Coastal ecosystems serve unique ecological functions and provide critical defense for coastal human communities.
Estuaries, coastal wetlands, coral reefs, rocky and sandy shorelines, and coastal forests are experiencing many direct and indirect effects of climate change. Water level changes, increased storm events, shoreline erosion, ocean acidification, and warmer waters are all affecting these important ecosystems. Taking action now can will help coastal systems adapt to a changing climate, while also providing important benefits for coastal human communities.
Adaptation in Action
Coastal systems will require special management consideration in a changing climate given their unique ecological functions and their role as a critical defense for coastal human communities. We are currently developing and testing a menu of Adaptation Strategies and Approaches to help natural resource managers take action on climate change in coastal systems. This new resource is designed to be used with the Adaptation Workbook to make coastal management plans more robust to changing conditions.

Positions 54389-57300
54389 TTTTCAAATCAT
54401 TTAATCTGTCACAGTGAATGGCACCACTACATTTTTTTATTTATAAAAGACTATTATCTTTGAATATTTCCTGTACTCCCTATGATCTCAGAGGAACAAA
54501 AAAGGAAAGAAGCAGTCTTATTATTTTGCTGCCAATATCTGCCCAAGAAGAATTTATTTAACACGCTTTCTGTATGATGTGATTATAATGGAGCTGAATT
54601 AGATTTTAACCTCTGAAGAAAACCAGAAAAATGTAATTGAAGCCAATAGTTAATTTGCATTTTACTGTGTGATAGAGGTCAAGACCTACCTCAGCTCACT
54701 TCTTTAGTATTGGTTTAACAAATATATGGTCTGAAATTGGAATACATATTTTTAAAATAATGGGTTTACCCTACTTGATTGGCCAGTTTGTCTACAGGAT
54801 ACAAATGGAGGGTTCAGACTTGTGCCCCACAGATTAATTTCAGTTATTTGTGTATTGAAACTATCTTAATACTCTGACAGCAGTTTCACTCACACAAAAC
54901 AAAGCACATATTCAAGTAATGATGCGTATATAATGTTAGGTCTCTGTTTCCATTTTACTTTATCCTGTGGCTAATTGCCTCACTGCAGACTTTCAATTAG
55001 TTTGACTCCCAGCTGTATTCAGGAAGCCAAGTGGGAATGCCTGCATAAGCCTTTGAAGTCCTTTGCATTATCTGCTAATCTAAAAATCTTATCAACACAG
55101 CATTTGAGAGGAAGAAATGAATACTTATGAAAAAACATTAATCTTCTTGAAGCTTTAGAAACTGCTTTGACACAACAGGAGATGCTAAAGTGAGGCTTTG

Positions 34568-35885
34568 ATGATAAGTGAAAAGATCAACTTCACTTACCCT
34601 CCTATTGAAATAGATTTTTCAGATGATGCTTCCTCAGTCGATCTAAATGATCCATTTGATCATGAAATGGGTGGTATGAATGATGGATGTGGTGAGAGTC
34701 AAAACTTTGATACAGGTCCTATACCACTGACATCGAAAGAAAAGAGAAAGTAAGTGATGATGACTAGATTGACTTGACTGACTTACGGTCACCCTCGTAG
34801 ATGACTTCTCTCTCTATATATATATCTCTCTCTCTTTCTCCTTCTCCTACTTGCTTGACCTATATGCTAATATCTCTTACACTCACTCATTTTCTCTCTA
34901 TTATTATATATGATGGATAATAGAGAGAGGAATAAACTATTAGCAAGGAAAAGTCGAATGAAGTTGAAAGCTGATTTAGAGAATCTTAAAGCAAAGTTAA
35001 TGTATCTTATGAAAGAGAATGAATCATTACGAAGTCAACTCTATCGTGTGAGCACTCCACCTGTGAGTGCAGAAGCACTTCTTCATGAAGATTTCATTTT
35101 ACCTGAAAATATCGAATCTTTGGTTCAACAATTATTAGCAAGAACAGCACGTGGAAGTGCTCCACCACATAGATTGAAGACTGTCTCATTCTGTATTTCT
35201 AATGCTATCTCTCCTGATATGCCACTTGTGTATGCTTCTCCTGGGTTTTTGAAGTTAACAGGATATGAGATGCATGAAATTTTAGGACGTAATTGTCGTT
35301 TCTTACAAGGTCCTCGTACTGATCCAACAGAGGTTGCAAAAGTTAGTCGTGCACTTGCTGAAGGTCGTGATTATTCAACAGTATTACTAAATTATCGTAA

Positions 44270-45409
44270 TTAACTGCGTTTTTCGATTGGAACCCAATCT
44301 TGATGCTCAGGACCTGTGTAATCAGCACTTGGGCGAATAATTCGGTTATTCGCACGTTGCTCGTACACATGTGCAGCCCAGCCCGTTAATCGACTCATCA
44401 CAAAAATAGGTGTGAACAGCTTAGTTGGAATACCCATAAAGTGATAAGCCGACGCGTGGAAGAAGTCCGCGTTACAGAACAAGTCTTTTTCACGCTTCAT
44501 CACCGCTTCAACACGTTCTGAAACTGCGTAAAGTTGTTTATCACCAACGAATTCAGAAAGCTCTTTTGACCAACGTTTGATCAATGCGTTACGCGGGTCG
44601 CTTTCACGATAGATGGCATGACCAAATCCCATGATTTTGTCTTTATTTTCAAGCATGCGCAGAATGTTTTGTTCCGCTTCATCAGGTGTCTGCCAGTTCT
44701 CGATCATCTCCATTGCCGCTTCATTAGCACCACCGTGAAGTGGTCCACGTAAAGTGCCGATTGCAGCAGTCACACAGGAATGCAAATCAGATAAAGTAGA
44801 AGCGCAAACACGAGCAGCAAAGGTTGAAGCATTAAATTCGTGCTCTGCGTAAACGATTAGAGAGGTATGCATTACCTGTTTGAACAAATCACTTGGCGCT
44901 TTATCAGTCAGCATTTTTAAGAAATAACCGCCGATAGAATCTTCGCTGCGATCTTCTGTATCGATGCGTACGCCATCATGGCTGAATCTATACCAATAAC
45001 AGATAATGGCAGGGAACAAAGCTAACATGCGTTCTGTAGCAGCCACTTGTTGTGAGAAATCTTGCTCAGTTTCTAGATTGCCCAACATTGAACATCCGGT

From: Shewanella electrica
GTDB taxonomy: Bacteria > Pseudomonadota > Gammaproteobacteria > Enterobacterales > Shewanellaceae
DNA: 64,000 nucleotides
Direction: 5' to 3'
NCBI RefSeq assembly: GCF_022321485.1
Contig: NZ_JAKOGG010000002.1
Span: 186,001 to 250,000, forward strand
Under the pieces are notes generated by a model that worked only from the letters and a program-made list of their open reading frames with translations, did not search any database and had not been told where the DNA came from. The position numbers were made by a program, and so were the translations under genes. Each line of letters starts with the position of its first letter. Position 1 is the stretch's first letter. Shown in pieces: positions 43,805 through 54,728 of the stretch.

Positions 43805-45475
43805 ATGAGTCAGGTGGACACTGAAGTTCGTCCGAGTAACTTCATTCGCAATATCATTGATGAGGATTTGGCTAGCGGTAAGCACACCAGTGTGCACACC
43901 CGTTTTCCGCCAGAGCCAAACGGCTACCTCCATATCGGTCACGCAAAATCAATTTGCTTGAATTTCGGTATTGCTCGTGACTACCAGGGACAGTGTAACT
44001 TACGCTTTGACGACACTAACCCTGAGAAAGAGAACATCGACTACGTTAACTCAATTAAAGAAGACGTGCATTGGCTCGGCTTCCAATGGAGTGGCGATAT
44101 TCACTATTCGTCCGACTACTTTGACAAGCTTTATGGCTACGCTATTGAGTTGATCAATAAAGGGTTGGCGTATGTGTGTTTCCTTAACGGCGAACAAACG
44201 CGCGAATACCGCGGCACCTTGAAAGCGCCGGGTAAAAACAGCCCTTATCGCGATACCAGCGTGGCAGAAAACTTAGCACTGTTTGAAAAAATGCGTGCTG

Looking for Collaborators
NIACS is coordinating the development of the menu of Adaptation Strategies and Approaches for coastal ecosystems with input from stewardship coordinators with the National Estuarine Research Reserves and others. You can lend your expertise to this project by:
- Reviewing written products
- Testing tools on real-world projects
- Hosting an adaptation workshop
Work with Us
We offer assistance on adaptation projects for groups that are managing coastal forests, and plan to expand this assistance to other types of coastal ecosystems as adaptation materials are completed. Examples of our work include:
- Leading climate change adaptation workshops.
- Creating tools to assist with adapting coastal ecosystems to climate change.
- Developing examples of real-world climate-informed management in coastal forests.